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It's already used for adult diabetes. Now a clinical trial studies inhaled insulin for children
LISTEN: A clinical trial for children with diabetes is currently being conducted in Atlanta. Children’s Healthcare of Atlanta is one of 38 sites testing an inhaled version of insulin. GPB’s Ellen Eldridge reports.
Inhalable insulin is different in the way that it's absorbed. The delivery system is especially helpful to people who don't like syringes or subcutaneous injections.
The medicine, currently available under the brand name Afrezza, also has a faster peak effect and clears quickly from the body. But inhaled insulin is only for adults with Type 1 and Type 2 diabetes, not children.
That's why the manufacturer, MannKind, is now studying safety and efficacy in children between the ages of 4 and 17.
The clinical trial is enrolling in Atlanta and 37 other sites around the country.
Dr. Kevin Kaiserman, a board-certified pediatric endocrinologist and MannKind's vice president of medical affairs and safety for the endocrine business unit, is leading the study. He said one of the difficulties with injectable insulin is that it's supposed to be taken in the range of 10 to 15 minutes before eating.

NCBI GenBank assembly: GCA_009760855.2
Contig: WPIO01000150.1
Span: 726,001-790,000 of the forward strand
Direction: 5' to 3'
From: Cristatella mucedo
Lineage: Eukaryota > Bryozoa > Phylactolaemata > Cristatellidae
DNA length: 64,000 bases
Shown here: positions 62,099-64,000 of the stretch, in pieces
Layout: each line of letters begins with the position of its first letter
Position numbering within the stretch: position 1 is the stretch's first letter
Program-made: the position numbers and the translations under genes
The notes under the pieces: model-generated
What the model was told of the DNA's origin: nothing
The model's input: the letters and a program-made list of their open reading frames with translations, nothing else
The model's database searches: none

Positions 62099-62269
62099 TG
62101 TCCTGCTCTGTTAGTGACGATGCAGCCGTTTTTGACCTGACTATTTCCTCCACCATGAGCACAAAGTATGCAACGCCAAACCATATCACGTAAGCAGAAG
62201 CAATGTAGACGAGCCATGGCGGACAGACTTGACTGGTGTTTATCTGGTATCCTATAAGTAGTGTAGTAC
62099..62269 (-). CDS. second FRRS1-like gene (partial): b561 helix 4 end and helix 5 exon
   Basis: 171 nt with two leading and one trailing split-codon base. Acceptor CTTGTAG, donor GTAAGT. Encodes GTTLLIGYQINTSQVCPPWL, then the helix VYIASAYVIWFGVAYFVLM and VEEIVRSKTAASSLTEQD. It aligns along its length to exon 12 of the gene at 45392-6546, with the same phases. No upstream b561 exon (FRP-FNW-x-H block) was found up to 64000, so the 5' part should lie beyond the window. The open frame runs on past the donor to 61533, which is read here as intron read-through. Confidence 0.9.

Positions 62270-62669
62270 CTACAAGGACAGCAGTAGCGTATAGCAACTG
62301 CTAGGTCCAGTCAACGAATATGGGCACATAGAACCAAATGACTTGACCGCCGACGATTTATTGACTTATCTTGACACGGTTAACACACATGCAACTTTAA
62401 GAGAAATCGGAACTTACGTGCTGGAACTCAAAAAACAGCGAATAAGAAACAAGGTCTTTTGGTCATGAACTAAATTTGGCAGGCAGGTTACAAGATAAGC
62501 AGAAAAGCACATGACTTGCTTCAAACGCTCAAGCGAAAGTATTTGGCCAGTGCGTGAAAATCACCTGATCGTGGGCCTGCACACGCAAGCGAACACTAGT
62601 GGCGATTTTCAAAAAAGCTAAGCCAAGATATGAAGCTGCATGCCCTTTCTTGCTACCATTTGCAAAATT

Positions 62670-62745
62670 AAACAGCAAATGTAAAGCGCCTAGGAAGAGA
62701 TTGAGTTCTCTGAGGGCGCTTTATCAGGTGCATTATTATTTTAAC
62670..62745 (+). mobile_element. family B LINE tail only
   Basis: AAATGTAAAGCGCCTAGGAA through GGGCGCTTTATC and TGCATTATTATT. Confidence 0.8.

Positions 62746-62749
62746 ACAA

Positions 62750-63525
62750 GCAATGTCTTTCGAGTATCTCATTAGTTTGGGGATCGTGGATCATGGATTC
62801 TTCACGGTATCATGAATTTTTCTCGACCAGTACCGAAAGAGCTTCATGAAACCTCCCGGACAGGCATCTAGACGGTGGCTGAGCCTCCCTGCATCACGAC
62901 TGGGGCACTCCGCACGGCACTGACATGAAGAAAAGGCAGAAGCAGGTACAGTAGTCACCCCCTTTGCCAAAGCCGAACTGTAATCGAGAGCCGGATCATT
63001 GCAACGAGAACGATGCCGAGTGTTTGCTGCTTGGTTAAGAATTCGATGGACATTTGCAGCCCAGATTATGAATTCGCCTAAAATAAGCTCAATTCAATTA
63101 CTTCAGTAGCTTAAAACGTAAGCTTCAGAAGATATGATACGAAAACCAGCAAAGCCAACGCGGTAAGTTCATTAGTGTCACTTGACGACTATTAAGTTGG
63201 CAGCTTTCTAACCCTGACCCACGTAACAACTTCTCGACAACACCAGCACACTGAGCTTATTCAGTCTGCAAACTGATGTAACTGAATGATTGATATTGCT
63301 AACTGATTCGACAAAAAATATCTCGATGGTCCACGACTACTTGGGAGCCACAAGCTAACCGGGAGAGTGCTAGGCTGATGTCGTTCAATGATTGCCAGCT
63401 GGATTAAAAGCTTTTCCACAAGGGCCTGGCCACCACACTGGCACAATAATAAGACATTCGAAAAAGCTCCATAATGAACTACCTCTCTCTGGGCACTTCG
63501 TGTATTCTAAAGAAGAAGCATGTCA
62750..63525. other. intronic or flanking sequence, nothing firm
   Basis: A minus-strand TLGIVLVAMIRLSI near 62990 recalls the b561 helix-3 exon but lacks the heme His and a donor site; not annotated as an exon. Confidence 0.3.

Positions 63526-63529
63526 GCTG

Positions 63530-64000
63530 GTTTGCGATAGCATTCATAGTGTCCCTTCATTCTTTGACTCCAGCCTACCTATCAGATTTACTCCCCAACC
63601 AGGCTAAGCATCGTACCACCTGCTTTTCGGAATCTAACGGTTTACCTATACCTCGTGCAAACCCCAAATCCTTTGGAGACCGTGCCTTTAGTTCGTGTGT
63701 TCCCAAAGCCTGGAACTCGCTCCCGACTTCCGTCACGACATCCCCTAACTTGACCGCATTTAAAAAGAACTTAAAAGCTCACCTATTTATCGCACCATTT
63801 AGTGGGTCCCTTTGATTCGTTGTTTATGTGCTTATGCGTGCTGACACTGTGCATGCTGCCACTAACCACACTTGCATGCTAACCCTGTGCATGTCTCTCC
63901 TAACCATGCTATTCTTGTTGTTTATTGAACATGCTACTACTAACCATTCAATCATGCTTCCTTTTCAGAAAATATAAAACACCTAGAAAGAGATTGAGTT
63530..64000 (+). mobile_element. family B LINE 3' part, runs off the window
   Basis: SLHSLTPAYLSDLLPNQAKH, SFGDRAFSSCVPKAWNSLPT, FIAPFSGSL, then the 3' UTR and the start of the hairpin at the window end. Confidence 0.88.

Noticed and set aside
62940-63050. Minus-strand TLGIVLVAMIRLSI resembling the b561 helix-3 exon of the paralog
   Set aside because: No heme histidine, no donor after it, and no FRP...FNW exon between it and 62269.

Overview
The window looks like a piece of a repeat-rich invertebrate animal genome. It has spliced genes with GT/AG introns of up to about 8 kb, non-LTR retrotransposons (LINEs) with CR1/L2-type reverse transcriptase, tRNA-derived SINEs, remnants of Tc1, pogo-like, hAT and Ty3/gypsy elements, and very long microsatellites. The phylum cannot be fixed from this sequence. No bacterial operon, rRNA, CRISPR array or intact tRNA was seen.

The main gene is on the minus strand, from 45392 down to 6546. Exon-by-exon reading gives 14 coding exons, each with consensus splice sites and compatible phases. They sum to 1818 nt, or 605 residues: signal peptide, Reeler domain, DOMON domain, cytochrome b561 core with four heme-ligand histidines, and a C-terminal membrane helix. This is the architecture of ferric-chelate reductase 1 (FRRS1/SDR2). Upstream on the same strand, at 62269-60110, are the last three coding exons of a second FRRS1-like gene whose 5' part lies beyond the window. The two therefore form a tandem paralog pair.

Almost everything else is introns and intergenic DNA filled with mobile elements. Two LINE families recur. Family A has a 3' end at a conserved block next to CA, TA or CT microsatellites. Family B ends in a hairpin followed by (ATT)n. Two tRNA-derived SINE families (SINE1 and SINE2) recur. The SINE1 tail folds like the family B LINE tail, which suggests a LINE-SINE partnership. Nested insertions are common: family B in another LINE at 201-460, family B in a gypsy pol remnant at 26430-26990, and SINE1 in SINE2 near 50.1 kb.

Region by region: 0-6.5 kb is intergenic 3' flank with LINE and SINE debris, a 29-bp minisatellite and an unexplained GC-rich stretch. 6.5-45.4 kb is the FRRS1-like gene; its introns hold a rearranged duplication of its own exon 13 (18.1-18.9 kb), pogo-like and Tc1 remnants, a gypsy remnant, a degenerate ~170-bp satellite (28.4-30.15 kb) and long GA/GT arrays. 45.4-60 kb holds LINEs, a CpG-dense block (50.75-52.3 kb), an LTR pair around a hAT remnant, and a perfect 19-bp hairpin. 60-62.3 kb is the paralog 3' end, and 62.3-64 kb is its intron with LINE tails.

"It is very hard for people to anticipate in when they're going to eat," he said. "And the timing of the food, I mean, imagine things like going out to restaurants or things like that and having to anticipate when to take your insulin relative to when the food is going to arrive."
With insulin that more quickly achieves its peak effect and clears the person's system, people have more flexibility and freedom to live their lives, Kaiserman said.
The study seeks to know whether inhaled insulin properly treats the glucose with good outcomes for people in terms of their overall diabetes control, their glucose management.
"That's the most important piece," Kaiserman said. "Can we reduce their risk for low blood sugars?"
Participants in the clinical trial will spent the first half of the yearlong study using the current therapy of multiple daily injections of insulin. At six months, there is a six-month safety extension where everybody in the trial uses the inhaled insulin plus a basal insulin, Kaiserman said.